This trend is a reminder that every tough situation creates some winners. Even as sellers wish their property values would rise faster, the once-big losers in the housing market crash have now had some time to rebuild their credit and stash away a down payment.

For a rundown on the qualification rules and required waiting period, Shashank Shekhar has provided a handy article called “Buying a Home After Short Sale, Foreclosure or Bankruptcy.” And for broader information on recovering from tough financial situations, see Nolo’s articles on “Improving Credit After Bankruptcy.”

The rules remain strict — you are likely to have to wait at least two years after the foreclosure, and to come up with a 20% down payment. But there’s a positive side to that, too. Lenders today are far less likely to allow buyers to sign up for high-risk loans that might ultimately lead to another foreclosure.

 

“For Sale” Signs Still Important Home-Search Tool

A recent Washington Post article, “Conn. real estate agent accused of stealing competitor’s for sale signs from in front of homes,” got me wondering: Are yard signs still that important? Or was this overly competitive agent skulking around in vain, in a world that’s become Internet-driven? (Allegedly skulking, that is.)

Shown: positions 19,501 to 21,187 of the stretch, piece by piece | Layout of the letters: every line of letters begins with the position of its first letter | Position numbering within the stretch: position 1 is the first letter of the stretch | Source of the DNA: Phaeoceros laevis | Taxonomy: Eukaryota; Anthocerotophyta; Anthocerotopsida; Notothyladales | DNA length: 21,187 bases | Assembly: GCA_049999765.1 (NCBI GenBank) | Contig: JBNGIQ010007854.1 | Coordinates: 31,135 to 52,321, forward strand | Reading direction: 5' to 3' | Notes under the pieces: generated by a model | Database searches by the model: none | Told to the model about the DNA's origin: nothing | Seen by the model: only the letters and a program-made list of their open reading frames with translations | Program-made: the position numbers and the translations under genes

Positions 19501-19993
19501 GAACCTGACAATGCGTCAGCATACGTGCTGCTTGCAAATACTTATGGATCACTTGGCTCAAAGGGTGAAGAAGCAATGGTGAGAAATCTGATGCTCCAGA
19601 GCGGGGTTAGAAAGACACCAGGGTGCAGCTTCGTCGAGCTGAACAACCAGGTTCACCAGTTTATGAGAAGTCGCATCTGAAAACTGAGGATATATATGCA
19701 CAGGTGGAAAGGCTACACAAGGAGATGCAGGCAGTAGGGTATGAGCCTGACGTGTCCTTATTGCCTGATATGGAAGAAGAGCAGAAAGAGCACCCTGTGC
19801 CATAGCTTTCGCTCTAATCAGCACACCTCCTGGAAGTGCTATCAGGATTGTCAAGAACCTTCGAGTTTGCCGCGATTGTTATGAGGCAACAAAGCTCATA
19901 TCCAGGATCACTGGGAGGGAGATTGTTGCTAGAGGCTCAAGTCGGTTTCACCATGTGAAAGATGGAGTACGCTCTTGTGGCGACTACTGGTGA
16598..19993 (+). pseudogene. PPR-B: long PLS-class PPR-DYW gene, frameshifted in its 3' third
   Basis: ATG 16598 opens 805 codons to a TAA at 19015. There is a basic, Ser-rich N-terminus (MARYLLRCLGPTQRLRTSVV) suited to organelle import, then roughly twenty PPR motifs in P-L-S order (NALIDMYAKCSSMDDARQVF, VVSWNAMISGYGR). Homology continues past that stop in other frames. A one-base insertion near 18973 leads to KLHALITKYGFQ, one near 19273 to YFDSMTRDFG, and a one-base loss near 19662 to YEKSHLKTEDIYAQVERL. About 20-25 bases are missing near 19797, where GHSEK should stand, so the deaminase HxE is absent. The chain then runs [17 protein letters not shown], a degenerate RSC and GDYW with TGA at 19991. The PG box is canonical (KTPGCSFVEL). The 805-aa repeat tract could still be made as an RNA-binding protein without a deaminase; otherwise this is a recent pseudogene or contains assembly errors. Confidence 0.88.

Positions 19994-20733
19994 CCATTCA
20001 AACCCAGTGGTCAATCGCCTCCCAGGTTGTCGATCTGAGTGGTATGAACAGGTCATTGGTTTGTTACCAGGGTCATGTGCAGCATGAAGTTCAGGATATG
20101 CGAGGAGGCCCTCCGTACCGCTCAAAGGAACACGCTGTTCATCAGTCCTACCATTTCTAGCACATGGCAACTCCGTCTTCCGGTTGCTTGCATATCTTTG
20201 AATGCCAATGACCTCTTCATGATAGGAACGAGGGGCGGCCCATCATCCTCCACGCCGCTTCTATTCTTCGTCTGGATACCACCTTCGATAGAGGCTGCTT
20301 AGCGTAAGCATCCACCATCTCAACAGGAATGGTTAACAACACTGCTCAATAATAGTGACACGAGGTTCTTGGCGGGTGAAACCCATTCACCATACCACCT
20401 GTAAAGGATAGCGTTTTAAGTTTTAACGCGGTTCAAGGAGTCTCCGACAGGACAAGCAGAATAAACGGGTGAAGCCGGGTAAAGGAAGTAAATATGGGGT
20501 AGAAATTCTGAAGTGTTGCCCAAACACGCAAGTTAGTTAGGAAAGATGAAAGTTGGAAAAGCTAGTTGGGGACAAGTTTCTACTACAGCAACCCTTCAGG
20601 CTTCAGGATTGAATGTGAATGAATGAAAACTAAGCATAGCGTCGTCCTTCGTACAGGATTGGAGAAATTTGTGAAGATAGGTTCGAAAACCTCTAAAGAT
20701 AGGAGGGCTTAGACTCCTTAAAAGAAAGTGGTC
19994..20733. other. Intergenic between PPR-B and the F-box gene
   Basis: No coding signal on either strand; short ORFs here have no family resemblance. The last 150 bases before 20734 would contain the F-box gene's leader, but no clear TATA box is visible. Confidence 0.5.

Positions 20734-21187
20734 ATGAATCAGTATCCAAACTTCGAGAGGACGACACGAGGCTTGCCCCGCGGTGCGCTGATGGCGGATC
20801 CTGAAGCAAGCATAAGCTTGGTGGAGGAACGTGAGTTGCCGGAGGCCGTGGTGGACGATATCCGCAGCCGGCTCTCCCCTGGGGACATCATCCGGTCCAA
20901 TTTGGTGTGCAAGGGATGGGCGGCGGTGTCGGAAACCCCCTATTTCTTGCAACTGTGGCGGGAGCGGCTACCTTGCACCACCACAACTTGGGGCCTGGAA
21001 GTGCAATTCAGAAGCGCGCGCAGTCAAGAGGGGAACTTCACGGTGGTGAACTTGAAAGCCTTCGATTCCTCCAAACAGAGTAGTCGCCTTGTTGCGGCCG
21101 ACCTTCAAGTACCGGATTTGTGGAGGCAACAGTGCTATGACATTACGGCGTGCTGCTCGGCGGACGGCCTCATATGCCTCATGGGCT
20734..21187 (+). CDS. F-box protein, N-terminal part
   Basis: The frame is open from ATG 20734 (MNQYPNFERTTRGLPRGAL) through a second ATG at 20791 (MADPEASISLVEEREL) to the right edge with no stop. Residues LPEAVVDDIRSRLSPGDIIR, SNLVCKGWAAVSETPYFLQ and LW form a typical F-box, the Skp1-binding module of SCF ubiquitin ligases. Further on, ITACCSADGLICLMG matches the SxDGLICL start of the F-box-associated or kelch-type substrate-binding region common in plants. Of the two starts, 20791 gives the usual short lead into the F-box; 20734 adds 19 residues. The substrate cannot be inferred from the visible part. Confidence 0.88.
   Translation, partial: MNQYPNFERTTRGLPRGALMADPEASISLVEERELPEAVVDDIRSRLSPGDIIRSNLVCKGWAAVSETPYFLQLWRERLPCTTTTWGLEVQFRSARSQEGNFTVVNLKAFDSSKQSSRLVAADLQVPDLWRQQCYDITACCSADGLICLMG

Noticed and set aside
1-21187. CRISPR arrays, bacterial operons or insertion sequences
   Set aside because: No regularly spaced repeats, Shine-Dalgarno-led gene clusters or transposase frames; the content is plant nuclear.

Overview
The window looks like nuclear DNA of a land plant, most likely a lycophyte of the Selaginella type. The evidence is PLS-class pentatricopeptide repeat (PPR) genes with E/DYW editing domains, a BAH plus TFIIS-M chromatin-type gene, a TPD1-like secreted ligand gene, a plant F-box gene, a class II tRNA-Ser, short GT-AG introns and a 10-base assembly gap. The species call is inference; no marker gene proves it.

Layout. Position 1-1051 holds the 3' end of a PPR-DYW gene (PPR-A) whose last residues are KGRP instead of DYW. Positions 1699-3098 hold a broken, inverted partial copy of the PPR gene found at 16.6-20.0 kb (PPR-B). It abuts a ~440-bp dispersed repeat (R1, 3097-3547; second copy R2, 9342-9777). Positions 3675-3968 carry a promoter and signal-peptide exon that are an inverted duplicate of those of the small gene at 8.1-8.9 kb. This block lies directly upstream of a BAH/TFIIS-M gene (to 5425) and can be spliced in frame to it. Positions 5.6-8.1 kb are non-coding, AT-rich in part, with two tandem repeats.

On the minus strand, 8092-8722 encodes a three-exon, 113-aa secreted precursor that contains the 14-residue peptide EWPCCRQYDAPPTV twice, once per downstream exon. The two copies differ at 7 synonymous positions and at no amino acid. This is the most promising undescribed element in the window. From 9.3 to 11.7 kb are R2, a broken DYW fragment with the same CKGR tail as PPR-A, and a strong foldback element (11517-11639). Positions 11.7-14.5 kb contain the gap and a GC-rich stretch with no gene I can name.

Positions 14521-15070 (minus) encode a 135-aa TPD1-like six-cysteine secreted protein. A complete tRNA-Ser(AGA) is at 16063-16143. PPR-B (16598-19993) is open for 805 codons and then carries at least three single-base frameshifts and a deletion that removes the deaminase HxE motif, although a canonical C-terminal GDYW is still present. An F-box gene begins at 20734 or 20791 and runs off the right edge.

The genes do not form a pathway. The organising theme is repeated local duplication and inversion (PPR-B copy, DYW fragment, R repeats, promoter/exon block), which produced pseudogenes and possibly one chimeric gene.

Here’s what the National Association of Realtors (NAR) tells us about how home buyers locate the place they want to buy:

Information sources used in home search:

  •     Internet: 88%
  •     Real estate agent: 87%
  •     Yard sign: 55%
  •     Open house: 45%
  •     Newspaper ad: 30%
  •     Home book or magazine: 19%

Yes, the Internet tops the list, but over half of home buyers still rely on a yard sign — and why not? Seeing a “For Sale” sign on a neighboring house is sure to get some buzz going. Not to mention the fact that if you see a house ad, and then drive by to take a quick look, the yard sign helps spot the place.

So, if you’re selling a house, make sure to use a yard sign. (Most everyone does, but some sellers have been known to refuse, for privacy reasons or because they’re embarrassed at having to sell when the reasons are financial.) And then make sure that sign doesn’t walk off during the night!

For more marketing tips, see Nolo’s articles on “Preparing and Showing Your Home.”

Single Homebuyers Face “Headwinds,” Says National Association of Realtors

The annual Survey of Home Buyers and Sellers is just out from NAR (the National Association of Realtors). The biggest news is a drop in the number of unmarried home buyers. While they formed 32% of the market back in 2009, they’ve dropped to a mere 25% of the market today.

What’s up? (Or down?) It’s certainly not that everyone is getting hitched. At the end of 2011, a Pew Research Group study found that marriage rates in the U.S. had hit all-time lows, with scarcely half of U.S. adults married. (No wonder I haven’t been invited to any weddings lately!)

NAR’s vice president of research, Paul Bishop, explains the trend this way: “We’ve known for some time that stringent mortgage credit standards have been holding back home sales, but these findings show single buyers have been hurt the most over the past two years.  Total home sales would be 10 to 15 percent higher without these unnecessary headwinds.”